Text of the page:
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Old 10-13-2014, 02:12 PM
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House inherited; later gifted; cost basis

Hi, I would appreciate help with this question:

Back in 1994, my mother inherited a house from my grandmother (who had owned it since around 1930), and at such time my mother rented the house out. In 2011, my mother gifted the house to me, and I continued renting it out. In 2014, I sold the house for $75,000. Is my cost basis the value at the time my mother inherited it from my grandmother in 1994 (I'm assuming there was an Inventory with a value listed for the house from my grandmother's probate proceedings, though I live in a different state and so it may not be so easily obtained); or is the value what the county appraisal district had as a valuation in 1994; or is the value what my grandmother paid for it in 1930 (which I have no idea how to find out what that value is, but I'm sure it'd be very low)? This same scenario will apply to land when I sell it, but the selling price of the land will be much higher. Will the same response apply to it, as well? Thanks for your help!



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Old 10-14-2014, 10:24 AM
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Originally Posted by Pam Buffington View Post
#1;Back in 1994, my mother inherited a house from my grandmother (who had owned it since around 1930), and at such time my mother rented the house out. In 2011, my mother gifted the house to me, and I continued renting it out. In 2014, I sold the house for $75,000. Is my cost basis the value at the time my mother inherited it from my grandmother in 1994 (I'm assuming there was an Inventory with a value listed for the house from my grandmother's probate proceedings, though I live in a different state and so it may not be so easily obtained); or is the value what the county appraisal district had as a valuation in 1994; or is the value what my grandmother paid for it in 1930 (which I have no idea how to find out what that value is, but I'm sure it'd be very low)?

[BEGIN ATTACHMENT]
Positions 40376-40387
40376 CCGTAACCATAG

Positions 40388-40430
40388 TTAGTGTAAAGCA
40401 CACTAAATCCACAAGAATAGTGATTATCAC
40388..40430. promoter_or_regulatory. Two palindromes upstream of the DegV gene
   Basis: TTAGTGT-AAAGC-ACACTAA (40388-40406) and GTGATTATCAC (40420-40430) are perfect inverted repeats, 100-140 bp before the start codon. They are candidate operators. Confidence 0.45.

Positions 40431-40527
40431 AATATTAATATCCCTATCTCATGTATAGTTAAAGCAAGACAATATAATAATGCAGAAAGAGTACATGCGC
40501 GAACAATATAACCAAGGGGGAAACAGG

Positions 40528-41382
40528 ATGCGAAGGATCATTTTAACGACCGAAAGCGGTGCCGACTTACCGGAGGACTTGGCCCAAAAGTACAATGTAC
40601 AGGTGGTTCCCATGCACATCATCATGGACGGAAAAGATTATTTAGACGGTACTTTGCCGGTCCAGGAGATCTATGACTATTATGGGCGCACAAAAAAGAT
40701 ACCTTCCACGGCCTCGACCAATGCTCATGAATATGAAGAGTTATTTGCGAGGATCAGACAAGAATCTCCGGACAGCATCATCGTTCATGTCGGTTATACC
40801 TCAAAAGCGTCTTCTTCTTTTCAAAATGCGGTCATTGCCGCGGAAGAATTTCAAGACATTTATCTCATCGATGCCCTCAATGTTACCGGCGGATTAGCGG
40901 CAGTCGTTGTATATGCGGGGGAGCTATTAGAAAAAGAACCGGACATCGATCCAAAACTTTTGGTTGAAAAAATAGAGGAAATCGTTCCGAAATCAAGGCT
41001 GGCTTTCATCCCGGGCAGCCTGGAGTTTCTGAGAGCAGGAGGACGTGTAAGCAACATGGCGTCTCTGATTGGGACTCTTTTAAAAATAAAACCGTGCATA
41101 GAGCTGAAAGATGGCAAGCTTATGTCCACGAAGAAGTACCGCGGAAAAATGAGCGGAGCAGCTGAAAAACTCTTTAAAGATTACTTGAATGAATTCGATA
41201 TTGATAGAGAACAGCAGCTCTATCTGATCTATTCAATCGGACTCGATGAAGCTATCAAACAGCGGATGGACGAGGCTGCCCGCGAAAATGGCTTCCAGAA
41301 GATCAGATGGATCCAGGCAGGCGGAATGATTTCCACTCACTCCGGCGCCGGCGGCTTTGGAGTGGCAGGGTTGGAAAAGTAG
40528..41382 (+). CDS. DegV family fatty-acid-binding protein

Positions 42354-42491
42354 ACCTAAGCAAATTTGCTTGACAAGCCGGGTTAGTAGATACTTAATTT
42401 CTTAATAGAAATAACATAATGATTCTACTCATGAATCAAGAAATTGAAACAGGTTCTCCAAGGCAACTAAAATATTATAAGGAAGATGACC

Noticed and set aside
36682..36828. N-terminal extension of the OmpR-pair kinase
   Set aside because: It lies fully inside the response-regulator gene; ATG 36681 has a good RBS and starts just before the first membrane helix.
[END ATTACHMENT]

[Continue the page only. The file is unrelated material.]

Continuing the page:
#2;This same scenario will apply to land when I sell it, but the selling price of the land will be much higher. Will the same response apply to it, as well? Thanks for your help!
As your mother gifted it to you as a gift, the basis of gifted property depends on situations; aslongas the FMV of the property at the time of the gift was equal to or greater than the donor's adjusted basis( I mean your mother’s basis is the FMV in 1994 when she inherited it from her mother), your basis in the property immediately after the gift will be the same as the donor's (your mother’s basis, 1994 FMV)adjusted basis at the time you received the gift. If the donor paid any gift tax, you should increase your basis by all or part of the gift tax paid, depending on the date of the gift. If the FMV of the property at the time of the gift( in 2011) was less than the donor's (your mother)adjusted basis, your basis for gain on its sale or other disposition is the same as the donor's adjusted basis, plus or minus any required adjustments to basis during the period you held the property. So, a different rule applies if you sell gifted property at a loss. If the FMV of the property at the time of the gift was less than the donor's adjusted basis, your basis for loss on its sale or other disposition is its FMV at the time of the gift, plus or minus any required adjustments to basis during the period you held the property. In other words, for purposes of determining losses, you use the lesser of the donor's adjusted basis or the FMV at the time of the gift as your basis. However, if you sell the gifted property at a gain, if the FMV of the pty was more than the adjusted basis of the pty, then your basis for gain is its FMV.